Syria has been devastated by a civil war that has lasted over half a decade in which in which the Islamic State, the Syrian government and multiple Syrian rebel groups fight for control of territory. The al-Nusra Front, a Syrian Islamist militant group also known as Jabhat al-Nusra, on Thursday announced it separated from al-Qaida, the group founded by Osama bin Laden. File Photo by Ameer Alhalbi/ UPI | License Photo
DAMASCUS, Syria, July 29 (UPI) -- The al-Nusra Front, a Syrian Islamist militant group also known as Jabhat al-Nusra, on Thursday announced it separated from al-Qaida, the group founded by Osama bin Laden.
In his first recorded message released by Al Jazeera, the al-Nusra Front's leader -- Abu Mohammed al-Julani -- said the militant group's new name would be Jabhat Fateh al-Sham, or Front for the Conquest of Syria/the Levant or the Front for Liberation of al-Sham.
"We declare the complete cancellation of all operations under the name of Jabhat al-Nusra, and the formation of a new group operating under the name 'Jabhat Fateh al-Sham', noting that this new organization has no affiliation to any external entity," Jolani said.
Al-Qaida, which was founded in 1988 by Bin Laden and other militants who fought against the Soviet Union during the Soviet-Afghan War, previously said it supported a split from the group. Ahmed Hassan Abu al-Khayr, al-Qaida's second in command, said it instructed "the leadership of the Nusra Front to go ahead with what protects the interests of Islam and Muslims and what protects jihad" in Syria.
Al-Qaida leader Ayman al-Zawahri had a brief message in the video, stating: "The brotherhood of Islam is stronger than any organizational links that change and go away."
Julani accused the United States and Russia of using the al-Nusra Front as an excuse to bomb other rebel groups in Syria, and the group wanted to eliminate that reason. He said he thanked the "commanders of al-Qaida for having understood the need to break ties," adding that the decision was made to "expose the deception of the international community, namely the U.S. and Russia, in their relentless bombardment and displacement of the Muslim masses of Syria under the pretext of bombing al-Nusra Front."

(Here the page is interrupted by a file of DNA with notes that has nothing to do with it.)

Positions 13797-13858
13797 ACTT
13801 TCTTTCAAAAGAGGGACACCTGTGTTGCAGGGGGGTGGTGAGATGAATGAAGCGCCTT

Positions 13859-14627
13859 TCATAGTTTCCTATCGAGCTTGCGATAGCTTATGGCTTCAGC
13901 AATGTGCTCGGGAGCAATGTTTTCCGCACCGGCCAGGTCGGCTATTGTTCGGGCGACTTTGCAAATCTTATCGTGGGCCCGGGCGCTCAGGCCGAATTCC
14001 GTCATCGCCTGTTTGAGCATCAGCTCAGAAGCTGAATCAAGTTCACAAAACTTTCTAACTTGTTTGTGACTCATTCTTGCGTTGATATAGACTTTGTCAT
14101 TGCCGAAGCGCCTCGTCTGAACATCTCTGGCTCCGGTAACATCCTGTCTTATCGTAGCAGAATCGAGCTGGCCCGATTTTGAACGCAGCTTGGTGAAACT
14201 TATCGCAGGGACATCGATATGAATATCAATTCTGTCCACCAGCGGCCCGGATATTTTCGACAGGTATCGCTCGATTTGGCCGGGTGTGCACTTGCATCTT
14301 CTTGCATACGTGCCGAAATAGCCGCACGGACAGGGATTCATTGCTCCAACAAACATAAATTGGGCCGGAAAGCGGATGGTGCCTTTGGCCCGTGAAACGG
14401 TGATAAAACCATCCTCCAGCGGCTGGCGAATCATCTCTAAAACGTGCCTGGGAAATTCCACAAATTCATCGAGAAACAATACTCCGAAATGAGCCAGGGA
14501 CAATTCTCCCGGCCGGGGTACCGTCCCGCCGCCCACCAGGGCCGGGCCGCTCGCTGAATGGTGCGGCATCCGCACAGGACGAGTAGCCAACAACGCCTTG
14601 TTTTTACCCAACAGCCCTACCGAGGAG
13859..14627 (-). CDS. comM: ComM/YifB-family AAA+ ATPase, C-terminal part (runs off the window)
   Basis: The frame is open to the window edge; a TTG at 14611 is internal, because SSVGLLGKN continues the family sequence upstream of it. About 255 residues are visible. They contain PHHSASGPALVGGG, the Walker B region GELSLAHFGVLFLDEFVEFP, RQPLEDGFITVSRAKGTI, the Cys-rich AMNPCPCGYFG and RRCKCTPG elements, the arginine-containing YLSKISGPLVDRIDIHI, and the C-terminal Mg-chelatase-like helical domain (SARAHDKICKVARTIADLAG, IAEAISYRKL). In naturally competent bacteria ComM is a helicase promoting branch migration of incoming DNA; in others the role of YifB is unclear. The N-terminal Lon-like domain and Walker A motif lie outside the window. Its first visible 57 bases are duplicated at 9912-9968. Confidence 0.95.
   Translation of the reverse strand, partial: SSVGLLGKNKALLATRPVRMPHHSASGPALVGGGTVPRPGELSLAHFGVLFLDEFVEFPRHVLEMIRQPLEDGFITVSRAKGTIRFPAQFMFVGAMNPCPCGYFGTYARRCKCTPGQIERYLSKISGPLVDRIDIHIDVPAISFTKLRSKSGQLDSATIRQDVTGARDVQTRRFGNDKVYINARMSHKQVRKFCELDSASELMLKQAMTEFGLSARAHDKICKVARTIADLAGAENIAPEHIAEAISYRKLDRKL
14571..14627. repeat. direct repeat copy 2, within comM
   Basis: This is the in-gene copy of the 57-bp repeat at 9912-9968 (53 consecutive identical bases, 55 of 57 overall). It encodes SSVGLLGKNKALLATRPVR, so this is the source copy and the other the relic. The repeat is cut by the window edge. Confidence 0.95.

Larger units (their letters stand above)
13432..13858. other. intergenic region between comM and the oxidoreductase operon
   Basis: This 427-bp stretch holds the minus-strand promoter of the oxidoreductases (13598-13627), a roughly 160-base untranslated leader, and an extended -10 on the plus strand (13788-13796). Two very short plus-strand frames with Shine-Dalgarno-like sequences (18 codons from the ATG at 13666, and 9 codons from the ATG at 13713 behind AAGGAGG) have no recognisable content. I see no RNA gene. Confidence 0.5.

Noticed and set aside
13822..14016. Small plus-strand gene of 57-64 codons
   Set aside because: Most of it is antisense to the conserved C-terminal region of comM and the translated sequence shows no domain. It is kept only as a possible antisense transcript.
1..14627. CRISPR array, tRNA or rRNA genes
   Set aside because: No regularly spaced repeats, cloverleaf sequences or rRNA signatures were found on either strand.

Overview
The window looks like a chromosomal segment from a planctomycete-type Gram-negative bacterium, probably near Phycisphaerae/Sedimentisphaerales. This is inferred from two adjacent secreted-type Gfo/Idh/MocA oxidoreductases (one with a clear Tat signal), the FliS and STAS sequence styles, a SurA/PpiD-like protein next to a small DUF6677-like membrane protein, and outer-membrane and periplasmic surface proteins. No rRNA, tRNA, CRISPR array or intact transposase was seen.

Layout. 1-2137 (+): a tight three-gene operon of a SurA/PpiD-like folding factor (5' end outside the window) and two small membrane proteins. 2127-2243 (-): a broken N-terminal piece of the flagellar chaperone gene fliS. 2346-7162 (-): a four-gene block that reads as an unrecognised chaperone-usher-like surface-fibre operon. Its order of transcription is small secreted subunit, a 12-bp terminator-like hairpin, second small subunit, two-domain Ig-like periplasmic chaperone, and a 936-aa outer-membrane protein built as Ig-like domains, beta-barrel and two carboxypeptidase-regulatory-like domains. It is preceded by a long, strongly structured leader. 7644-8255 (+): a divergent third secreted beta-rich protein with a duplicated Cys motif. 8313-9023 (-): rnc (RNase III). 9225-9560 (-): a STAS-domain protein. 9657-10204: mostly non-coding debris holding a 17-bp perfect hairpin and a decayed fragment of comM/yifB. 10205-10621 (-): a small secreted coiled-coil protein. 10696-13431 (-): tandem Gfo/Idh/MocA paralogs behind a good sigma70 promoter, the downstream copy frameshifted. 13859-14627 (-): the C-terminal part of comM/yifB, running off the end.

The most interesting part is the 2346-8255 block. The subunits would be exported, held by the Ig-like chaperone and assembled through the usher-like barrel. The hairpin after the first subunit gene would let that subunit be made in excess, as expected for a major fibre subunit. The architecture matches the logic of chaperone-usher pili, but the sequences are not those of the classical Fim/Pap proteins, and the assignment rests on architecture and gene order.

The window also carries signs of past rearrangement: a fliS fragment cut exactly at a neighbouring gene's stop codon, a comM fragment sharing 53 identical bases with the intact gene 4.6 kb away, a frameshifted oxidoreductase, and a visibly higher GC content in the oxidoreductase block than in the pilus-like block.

After the al-Nusra Front -- which mainly fights the Syrian government but has at times clashed with the Free Syrian Army rebel group -- announced the split, the United States said the move would not change its assessment of the group.
"The United States continues to assess that Nusra Front leaders maintain the intent to conduct eventual attacks in and against the West and there continues to be increasing concern about Nusra Front's growing capacity for external operations that could threaten both the United States and Europe," White House spokesman Josh Earnest said Thursday.
U.S. Department of State spokesman John Kirby said "We certainly see no reasons to believe that their actions or their objectives are any different."
"They are still considered a foreign terrorist organization. We judge a group by what they do, not by what they call themselves," Kirby said.
The al-Nusra Front was not included in an unsteady cease-fire agreement between the Syrian government and a consolidated group of rebels. The Islamic State was also not included in the cease-fire.